RAW: approx. 16
RAW+JPEG (Large/Fine): approx. 11
|JPEG (Large/Fine): approx. 94 (CF)/approx. 126 (UDMA CF)
RAW: approx. 15/approx. 15 (UDMA CF)
RAW+JPEG (Large/Fine): approx. 6 (CF/UDMA CF)
|JPEG (Large/Fine): approx. 78 (CF)/approx. 310 (UDMA CF)
RAW: approx. 13/approx. 14 (UDMA CF)
RAW+JPEG (Large/Fine): approx. 8 (CF/UDMA CF)
|Video||None||1920 x 1080: 30fps / 24 fps / 25fps, 1280 x 720 (HD): 60fps / 50fps, 640 x 480 (SD): 60fps/ 50fps||1920 x1080 @ 30fps, 640 x 480 @ 30fps|
|Video Manual Exposure Control||Shutter Speed and Aperture||Shutter Speed and aperture|
|Audio for video||Built-in Mono, stereo jack for external mic||Built-in Mono, stereo jack for external mic|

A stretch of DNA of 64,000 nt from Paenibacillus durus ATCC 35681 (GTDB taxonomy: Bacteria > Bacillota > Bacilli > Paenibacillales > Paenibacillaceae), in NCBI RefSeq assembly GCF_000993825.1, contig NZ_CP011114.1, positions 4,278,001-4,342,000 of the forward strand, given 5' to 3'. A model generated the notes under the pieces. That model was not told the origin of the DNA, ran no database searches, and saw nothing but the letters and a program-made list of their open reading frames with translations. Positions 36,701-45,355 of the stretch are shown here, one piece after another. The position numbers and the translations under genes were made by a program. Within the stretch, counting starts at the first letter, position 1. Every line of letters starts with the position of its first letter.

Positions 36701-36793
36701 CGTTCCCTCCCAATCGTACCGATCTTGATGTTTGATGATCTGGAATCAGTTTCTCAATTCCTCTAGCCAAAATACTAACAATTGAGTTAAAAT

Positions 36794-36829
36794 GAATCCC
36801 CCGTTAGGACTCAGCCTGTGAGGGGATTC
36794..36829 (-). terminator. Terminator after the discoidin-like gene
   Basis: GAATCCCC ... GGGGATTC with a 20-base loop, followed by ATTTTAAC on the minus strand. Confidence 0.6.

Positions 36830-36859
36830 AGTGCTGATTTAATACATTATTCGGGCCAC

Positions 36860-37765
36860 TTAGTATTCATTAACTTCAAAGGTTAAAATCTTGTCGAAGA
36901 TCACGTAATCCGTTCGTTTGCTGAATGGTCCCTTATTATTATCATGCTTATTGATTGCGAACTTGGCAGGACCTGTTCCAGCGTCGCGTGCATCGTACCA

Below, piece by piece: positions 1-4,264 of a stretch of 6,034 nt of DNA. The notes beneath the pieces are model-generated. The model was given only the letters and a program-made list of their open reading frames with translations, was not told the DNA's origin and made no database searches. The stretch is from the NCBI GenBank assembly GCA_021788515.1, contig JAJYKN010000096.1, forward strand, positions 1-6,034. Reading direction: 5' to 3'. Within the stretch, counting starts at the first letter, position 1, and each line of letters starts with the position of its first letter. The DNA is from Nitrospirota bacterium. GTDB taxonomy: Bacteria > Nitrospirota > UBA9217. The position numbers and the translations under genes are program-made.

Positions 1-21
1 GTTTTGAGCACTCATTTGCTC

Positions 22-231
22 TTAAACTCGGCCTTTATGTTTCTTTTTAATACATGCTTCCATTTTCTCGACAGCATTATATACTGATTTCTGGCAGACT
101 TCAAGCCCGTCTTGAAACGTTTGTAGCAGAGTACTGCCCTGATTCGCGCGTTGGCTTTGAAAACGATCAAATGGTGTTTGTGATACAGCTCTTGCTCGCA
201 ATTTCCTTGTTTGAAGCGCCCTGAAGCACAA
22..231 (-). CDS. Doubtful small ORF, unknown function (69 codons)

|Remote control||N3 connector||N3 connector||N3 connector, RC-1/RC-5 IR remote|
|Self-timer||2 or 10 sec||2 or 10 sec||2 or 10 sec|
|Storage types||Compact Flash (Type I or II), UDMA||Compact Flash (Type I or II), UDMA,||Compact Flash (Type I or II), UDMA,|
|Uncompressed formats||RAW, sRAW1, sRAW2||RAW, sRAW||RAW, sRAW1, sRAW2|
|Viewfinder||Optical (Pentaprism, 95% coverage, 0.95x magnification)||Optical (Pentaprism, 100% coverage, 1x magnification)||Optical (Pentaprism, 98% coverage, 0.71x magnification)|
|Electronic Level||No||Yes (dual axis)||No|
|LCD||3 "||3 "||3 "|
|USB connection||USB 2.0||USB 2.0||USB 2.0|
|Battery||Canon BP-511A Li-Ion & Charger||Canon Li-Ion LP-E6 & CR1616||Canon Li-Ion LP-E6 & CR1616|
|Weight (inc. batteries)||822 g (29 oz)||860 g (30.3 oz)||850 g (30 oz)|
|Dimensions||146 x 108 x 74 mm (5.8 x 4.3 x 2.9 in)||148 x 111 x 74 mm (5.8 x 4.4 x 2.9 in)||152 x 114 x 75 mm (6 x 4.5 x 3 in)|